North Korea accused the United States of allowing a “terrorist” act against Cuba to take place on American soil, claiming that a recent attack on the Cuban embassy in Washington was the product of “despicable anti-Cuban” US aims.
The US failed to assure the safety of the Cuban mission and was solely interested in including nations it dislikes, such as Cuba, on its list of state supporters of terrorism, according to a spokesman for North Korea’s foreign ministry.
Along with Cuba, North Korea, Syria and Iran are on the State Department list.
An assailant attacked the embassy on Sept. 24 with two Molotov cocktails. No one was hurt and there was no significant damage.
The incident was “a grave terrorist attack”, the North Korean spokesman said, adding there was a pattern as it followed a 2020 incident at the same embassy in which someone fired a rifle at the building.
“This goes to prove that the above-said incidents were committed evidently at the tacit connivance of the U.S. administration,” the unnamed spokesman said in the statement carried by the official KCNA news agency.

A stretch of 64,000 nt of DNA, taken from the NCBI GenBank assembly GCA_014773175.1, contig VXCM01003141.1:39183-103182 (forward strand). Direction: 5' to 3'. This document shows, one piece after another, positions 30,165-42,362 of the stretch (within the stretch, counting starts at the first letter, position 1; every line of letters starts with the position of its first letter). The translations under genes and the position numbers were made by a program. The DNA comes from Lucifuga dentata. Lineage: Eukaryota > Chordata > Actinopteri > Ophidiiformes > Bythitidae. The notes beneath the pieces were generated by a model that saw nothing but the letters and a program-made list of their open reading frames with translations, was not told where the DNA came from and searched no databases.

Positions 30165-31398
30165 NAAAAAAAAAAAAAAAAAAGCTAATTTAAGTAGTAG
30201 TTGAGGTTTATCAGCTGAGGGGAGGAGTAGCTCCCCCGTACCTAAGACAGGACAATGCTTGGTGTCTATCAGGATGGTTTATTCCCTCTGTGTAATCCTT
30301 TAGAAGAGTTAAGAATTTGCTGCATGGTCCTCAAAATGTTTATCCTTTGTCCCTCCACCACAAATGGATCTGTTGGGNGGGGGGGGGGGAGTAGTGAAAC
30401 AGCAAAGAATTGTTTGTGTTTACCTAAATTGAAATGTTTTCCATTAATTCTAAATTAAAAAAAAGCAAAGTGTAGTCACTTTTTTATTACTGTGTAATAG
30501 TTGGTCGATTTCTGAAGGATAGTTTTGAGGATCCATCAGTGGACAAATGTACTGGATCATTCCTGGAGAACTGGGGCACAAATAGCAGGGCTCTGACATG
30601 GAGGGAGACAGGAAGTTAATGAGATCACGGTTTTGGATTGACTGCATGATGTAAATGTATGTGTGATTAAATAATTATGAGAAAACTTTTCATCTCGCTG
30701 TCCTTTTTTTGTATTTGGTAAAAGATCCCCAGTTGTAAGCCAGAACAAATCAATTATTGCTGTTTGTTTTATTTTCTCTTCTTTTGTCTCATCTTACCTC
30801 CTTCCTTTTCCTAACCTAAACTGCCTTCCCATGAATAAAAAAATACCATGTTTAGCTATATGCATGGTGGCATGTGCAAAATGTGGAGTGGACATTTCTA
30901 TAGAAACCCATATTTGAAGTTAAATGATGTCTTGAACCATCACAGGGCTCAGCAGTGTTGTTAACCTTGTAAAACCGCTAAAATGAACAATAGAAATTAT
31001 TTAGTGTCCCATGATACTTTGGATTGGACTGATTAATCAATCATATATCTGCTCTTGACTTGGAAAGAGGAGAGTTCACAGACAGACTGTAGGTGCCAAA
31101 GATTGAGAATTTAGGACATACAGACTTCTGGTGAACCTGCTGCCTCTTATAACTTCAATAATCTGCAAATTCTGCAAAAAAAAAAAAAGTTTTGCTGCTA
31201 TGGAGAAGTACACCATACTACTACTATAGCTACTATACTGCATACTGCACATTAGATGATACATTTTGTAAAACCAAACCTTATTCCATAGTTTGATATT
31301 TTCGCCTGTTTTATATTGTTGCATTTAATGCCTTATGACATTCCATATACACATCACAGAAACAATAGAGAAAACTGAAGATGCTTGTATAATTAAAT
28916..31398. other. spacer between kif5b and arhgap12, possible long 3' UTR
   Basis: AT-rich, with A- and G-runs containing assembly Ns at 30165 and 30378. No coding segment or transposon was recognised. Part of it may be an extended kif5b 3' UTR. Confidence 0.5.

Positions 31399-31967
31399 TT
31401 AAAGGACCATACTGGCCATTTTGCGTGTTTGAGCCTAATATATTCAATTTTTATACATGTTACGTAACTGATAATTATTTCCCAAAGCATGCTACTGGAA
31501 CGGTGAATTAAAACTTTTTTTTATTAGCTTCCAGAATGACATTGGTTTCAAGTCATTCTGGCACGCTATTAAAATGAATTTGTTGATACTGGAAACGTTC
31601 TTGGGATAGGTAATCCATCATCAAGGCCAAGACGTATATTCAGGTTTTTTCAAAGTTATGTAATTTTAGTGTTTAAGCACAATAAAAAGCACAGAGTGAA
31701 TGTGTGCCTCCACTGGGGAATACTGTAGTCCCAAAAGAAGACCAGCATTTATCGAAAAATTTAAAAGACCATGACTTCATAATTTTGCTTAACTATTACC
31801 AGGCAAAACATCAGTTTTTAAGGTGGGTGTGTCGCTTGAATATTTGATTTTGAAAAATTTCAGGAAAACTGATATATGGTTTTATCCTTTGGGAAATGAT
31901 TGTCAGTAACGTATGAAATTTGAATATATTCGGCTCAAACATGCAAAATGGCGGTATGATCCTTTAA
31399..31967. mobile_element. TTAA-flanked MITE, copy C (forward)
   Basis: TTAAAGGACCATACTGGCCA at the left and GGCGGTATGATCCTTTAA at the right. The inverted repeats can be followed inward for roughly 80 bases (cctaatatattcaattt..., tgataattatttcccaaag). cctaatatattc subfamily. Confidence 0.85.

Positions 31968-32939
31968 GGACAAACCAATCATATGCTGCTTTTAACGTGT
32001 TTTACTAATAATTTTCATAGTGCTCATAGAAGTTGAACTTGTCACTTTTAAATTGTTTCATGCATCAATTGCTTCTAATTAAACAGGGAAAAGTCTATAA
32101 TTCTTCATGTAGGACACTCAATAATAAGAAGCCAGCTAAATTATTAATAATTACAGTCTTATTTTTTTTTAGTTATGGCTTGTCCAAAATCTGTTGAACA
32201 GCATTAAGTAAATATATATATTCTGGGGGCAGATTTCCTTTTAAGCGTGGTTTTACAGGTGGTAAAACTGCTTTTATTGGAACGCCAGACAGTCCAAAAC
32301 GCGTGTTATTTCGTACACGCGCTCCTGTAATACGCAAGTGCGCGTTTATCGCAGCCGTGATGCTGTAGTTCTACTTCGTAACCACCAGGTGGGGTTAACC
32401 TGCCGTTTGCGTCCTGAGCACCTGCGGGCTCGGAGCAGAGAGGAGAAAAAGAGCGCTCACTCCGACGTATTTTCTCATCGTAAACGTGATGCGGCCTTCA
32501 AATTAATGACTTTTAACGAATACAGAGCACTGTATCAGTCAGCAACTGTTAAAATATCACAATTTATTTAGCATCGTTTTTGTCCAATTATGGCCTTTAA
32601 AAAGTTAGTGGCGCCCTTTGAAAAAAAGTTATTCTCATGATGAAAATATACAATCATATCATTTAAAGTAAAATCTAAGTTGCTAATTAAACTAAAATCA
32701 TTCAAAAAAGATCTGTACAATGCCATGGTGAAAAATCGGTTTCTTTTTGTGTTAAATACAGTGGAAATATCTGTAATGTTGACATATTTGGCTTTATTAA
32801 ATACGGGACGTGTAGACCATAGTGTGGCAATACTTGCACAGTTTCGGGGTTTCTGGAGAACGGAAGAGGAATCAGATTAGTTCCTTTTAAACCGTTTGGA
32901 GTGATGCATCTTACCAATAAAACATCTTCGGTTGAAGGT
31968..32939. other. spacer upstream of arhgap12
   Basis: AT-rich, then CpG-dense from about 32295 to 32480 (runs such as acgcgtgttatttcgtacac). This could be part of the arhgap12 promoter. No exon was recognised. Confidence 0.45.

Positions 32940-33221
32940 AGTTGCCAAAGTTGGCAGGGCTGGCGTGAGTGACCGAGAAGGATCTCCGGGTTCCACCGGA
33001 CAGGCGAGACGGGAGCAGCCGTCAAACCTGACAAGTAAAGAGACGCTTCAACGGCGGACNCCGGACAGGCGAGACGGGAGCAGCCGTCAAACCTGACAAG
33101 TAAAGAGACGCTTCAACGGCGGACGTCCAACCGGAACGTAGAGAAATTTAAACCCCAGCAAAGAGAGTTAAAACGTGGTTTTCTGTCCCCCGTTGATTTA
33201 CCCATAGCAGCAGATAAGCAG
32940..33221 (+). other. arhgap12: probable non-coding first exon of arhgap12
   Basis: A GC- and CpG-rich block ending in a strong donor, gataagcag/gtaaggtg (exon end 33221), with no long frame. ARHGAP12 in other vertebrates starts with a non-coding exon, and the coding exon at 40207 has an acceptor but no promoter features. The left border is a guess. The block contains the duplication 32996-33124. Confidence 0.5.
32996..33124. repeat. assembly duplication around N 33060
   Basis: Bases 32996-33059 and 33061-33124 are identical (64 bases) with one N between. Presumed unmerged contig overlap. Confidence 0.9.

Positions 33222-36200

U.S. authorities arrested and indicted a man soon after the 2020 shooting.
The United States should “acknowledge the blame for not only the recent incident but also all the past terrorist cases and probe their truth to show its sincerity,” rather than focussing on naming countries as state sponsors of terrorism, he said.
White House national security adviser Jake Sullivan said the United States strongly condemned the attack and that U.S. law enforcement authorities would investigate. No one was in custody as the investigation continued, the Secret Service has said.
The embassy reopened in 2015 when Cuba and the U.S. restored diplomatic ties. Havana has said it is unreasonable for Washington to keep Cuba on its terrorism list and maintain a Cold War-era economic embargo.